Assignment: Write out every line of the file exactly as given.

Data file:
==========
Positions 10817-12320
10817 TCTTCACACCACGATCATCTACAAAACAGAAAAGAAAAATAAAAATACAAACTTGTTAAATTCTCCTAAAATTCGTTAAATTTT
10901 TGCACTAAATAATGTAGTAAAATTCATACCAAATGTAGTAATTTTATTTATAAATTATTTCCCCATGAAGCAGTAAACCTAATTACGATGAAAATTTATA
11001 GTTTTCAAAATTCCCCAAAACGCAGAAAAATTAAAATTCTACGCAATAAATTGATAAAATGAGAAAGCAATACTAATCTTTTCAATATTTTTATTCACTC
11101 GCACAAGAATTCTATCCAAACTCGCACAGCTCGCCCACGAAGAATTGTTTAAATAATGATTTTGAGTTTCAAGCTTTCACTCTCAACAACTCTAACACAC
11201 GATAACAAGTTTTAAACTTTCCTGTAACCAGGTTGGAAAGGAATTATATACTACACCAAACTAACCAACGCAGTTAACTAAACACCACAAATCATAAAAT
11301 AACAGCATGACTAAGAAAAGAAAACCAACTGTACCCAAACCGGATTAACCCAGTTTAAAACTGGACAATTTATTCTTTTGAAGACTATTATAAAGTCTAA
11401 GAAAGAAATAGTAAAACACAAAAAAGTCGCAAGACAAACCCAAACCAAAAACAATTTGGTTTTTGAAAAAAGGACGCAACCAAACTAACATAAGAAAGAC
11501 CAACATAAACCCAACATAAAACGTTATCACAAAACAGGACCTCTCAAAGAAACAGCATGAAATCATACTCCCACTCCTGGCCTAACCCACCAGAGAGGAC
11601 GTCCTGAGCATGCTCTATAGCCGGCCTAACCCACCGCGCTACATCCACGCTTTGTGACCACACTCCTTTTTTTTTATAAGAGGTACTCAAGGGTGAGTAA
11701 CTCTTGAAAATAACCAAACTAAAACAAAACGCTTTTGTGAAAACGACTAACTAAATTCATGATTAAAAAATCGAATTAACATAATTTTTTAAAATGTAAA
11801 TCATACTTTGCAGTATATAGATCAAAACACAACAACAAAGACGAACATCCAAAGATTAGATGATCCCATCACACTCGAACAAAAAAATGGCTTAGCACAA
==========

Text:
Positions 10817-12320
10817 TCTTCACACCACGATCATCTACAAAACAGAAAAGAAAAATAAAAATACAAACTTGTTAAATTCTCCTAAAATTCGTTAAATTTT
10901 TGCACTAAATAATGTAGTAAAATTCATACCAAATGTAGTAATTTTATTTATAAATTATTTCCCCATGAAGCAGTAAACCTAATTACGATGAAAATTTATA
11001 GTTTTCAAAATTCCCCAAAACGCAGAAAAATTAAAATTCTACGCAATAAATTGATAAAATGAGAAAGCAATACTAATCTTTTCAATATTTTTATTCACTC
11101 GCACAAGAATTCTATCCAAACTCGCACAGCTCGCCCACGAAGAATTGTTTAAATAATGATTTTGAGTTTCAAGCTTTCACTCTCAACAACTCTAACACAC
11201 GATAACAAGTTTTAAACTTTCCTGTAACCAGGTTGGAAAGGAATTATATACTACACCAAACTAACCAACGCAGTTAACTAAACACCACAAATCATAAAAT
11301 AACAGCATGACTAAGAAAAGAAAACCAACTGTACCCAAACCGGATTAACCCAGTTTAAAACTGGACAATTTATTCTTTTGAAGACTATTATAAAGTCTAA
11401 GAAAGAAATAGTAAAACACAAAAAAGTCGCAAGACAAACCCAAACCAAAAACAATTTGGTTTTTGAAAAAAGGACGCAACCAAACTAACATAAGAAAGAC
11501 CAACATAAACCCAACATAAAACGTTATCACAAAACAGGACCTCTCAAAGAAACAGCATGAAATCATACTCCCACTCCTGGCCTAACCCACCAGAGAGGAC
11601 GTCCTGAGCATGCTCTATAGCCGGCCTAACCCACCGCGCTACATCCACGCTTTGTGACCACACTCCTTTTTTTTTATAAGAGGTACTCAAGGGTGAGTAA
11701 CTCTTGAAAATAACCAAACTAAAACAAAACGCTTTTGTGAAAACGACTAACTAAATTCATGATTAAAAAATCGAATTAACATAATTTTTTAAAATGTAAA
11801 TCATACTTTGCAGTATATAGATCAAAACACAACAACAAAGACGAACATCCAAAGATTAGATGATCCCATCACACTCGAACAAAAAAATGGCTTAGCACAA